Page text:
Death Metal

Cadaveric Fumes – Echoing Chambers of Soul Review

Cadaveric Fumes – Echoing Chambers of Soul Review

“Five eventful years after EP Dimensions Obscure enticed Grymm with its fusion of old school death metal, occult rock, and Gallic idiosyncrasy, these Frenchmen have released their first full-length Echoing Chambers of Soul. This debut is also a swan song, as the band is now calling it quits. Is Cadaveric Fumes leaving the stage with the grand statement hinted at by their early work, or has their creative engine sputtered to a stop?” It feels like a “or does it smell like a corpse” joke was the obvious thing to do here, doesn’t it?

Celestial Swarm – Gateways to the Necroverse [Things You Might Have Missed 2021]

Celestial Swarm – Gateways to the Necroverse [Things You Might Have Missed 2021]

“It seems like I routinely encounter one album within the first week of the year that sticks with me to the end. In 2021, that honor belongs to Celestial Swarm‘s immense debut, Gateways to the Necroverse. The international four-piece claim to innovate a novel subset of br00tality: “slamming black metal.” Given what I’ve spent an entire year absorbing, I think a better moniker is “brutal black metal,” but I suppose that’s splitting hairs.” At the Gateways.

Dormant Ordeal – The Grand Scheme of Things Review

Dormant Ordeal – The Grand Scheme of Things Review

“Since joining the AMG staff, a lot has changed, both personally and in the world. Everywhere you look, something is completely fucking different from how it was a mere half-decade ago. Poland’s Dormant Ordeal, however, are immune to the trend. Their 2016 opus We Had It Coming certainly had its spot on that year’s Best Of lists coming, and their tech-death sound remains exactly as it was, stalwart and monolithic. But if you aren’t moving forward, you’re moving backward, and Dormant Ordeal can’t risk falling behind in a strong year for a crowded tech-death field.” Of grand schemes and heavy things.

Unanimated – Victory in Blood Review

Unanimated – Victory in Blood Review

Unanimated is a historical oddity of sorts. Emerging from the Swedish death metal scene in the late 80s, they were one of the first bands to play what we now think of melodeath. Their 1993 In the Forest of the Dreaming Dead debut hit the same year as Dark Tranquillity‘s debut and At the Gates sophomore platter, but Unanimated‘s music was darker and creepier with a strong black metal element winding through its twisted core. Though the debut has gone on to become a minor cult classic, the band was quickly left behind as their contemporaries garnered all the fame and attention. There was a gap of some 14 years between their second and third release, and now after 12 years, we get their fourth outing, Victory in Blood.” Transcending obscurity.

Cutterred Flesh – Sharing is Caring Review

Cutterred Flesh – Sharing is Caring Review

“Indeed, Sharing is Caring! In the spirit of sharing, allow me to share my opinion on Cutterred Flesh‘s cheekily-named fifth album’s artwork. It’s brilliant, and my current favorite piece of 2021. On the surface, it follows a common aesthetic approach endemic to brutal death metal. Look closer, and notice that the subjects’ roles are flipped. The innocent, fragile hoo-mahns are the ones doing all of the flesh-tearing, stabbing and vivisecting of the big, scary monsters.” We care a lot.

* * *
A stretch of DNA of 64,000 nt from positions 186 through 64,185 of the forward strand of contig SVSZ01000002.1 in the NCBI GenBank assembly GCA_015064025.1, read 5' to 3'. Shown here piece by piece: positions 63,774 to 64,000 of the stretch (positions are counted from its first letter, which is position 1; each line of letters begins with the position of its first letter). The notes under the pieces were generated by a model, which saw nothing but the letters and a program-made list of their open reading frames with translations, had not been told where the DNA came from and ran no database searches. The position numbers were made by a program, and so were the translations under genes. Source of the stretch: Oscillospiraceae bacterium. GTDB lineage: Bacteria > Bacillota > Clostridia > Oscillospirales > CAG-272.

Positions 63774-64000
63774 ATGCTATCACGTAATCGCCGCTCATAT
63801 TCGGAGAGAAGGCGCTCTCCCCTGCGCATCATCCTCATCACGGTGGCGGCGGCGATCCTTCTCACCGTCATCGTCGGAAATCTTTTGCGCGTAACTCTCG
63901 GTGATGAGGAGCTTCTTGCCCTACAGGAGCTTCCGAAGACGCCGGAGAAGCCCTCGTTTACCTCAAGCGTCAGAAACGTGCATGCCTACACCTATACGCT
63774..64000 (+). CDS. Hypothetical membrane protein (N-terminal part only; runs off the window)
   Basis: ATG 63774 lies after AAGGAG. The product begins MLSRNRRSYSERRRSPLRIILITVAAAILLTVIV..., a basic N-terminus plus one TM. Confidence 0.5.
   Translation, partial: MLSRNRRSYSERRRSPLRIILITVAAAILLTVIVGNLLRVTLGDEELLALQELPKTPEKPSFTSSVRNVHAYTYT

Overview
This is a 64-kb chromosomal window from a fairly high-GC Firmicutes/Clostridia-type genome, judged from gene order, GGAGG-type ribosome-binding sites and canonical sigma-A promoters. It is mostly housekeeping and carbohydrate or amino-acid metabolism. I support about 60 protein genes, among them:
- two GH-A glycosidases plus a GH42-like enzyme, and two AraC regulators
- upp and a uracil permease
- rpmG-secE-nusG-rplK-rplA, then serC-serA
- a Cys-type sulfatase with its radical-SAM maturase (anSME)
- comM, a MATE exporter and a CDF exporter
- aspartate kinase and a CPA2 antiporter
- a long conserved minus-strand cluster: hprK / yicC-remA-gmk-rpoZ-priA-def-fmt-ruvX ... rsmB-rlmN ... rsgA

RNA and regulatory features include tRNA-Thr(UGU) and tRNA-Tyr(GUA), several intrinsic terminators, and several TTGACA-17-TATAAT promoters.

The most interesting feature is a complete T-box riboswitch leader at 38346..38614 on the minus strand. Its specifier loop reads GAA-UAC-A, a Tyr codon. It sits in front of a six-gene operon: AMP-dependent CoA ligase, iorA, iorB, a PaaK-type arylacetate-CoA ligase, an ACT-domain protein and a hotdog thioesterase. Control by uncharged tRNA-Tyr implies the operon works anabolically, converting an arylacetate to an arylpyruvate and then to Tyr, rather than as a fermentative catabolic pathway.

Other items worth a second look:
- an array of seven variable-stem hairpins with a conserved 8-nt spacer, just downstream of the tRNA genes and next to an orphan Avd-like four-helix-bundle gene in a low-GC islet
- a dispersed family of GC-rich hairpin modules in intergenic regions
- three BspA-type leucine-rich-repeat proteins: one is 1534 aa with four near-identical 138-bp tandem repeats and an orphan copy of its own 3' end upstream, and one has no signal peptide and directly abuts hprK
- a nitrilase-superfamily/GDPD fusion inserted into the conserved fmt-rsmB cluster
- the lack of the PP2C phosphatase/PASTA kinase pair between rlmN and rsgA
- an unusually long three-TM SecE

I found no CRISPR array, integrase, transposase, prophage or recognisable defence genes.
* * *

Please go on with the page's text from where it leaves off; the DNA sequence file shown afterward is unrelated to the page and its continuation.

Vertebra Atlantis – Lustral Purge in Cerulean Bliss

Vertebra Atlantis – Lustral Purge in Cerulean Bliss

“Mastermind behind such acts like Summit, The Clearing PathCosmic Putrefaction, and Turris Eburnea, G.G. or Gabriele Gramaglia’s resume is vast and varied, and sets a pretense for new project Vertebra Atlantis. Working with drummer/vocalist R.R. from Homselvareg and Vrangr from Spells of Misery, debut Lustral Purge in Cerulean Bliss offers a fusion of dissonant death metal and atmospheric black metal, not unlike labelmates Prometheus‘ debut.” Dissonance dissidents.

Concrete Winds – Nerve Butcherer Review

Concrete Winds – Nerve Butcherer Review

“Finnish two-piece Concrete Winds emerged from the ashes of Vorum in 2019, with debut Primitive Force marrying an unrelenting death metal onslaught with a passionate love of gobbledygook song titles. The band’s approach bears a close resemblance to the ferocious stylings of war metal, albeit with less of a blackened edge. Accordingly, while Concrete Winds’ moniker is a head-scratcher, the title of their sophomore effort Nerve Butcherer leaves little ambiguity about how the listener is intended to feel.” Mad nerve butcher!

The Temple – The Temple Review

The Temple – The Temple Review

“I’d be willing to put down money that The Temple is or contains a piece of Ulcerate. This New Zealand duo consists of P.K. on guitar, bass, and vocals (Paul Kelland? Sure sounds like him) and J.W. on drums (former Ulcerate vocalist James Wallace?), and to make matters worse, the self-titled debut was mixed and produced by J. Saint Merat. But this feeling of limbo, that maybe it is or maybe it isn’t, is what The Temple dwells in.” Crouching temples, hidden tech-death.

Swallow the Sun – Moonflowers Review

Swallow the Sun – Moonflowers Review

“There hasn’t been much positivity coming from the Swallow the Sun camp these last few years. The tragic passing of guitarist Juha Raivio’s partner and Trees of Eternity collaborator Aleah Stanbridge led to a grief-driven release from Raivio’s Hallatar project as well as the unrelentingly depressive When a Shadow is Forced Into the Light from this group. Years pass and pain diminishes, but based on what we get on Moonflowers, it seems Mr. Raivio is still struggling to get back to the light.” Aphotic hypnotic.